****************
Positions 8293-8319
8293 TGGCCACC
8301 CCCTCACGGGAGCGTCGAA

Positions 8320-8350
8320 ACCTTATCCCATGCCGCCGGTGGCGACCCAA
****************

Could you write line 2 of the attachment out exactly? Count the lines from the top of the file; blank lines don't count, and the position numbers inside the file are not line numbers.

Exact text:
8293 TGGCCACC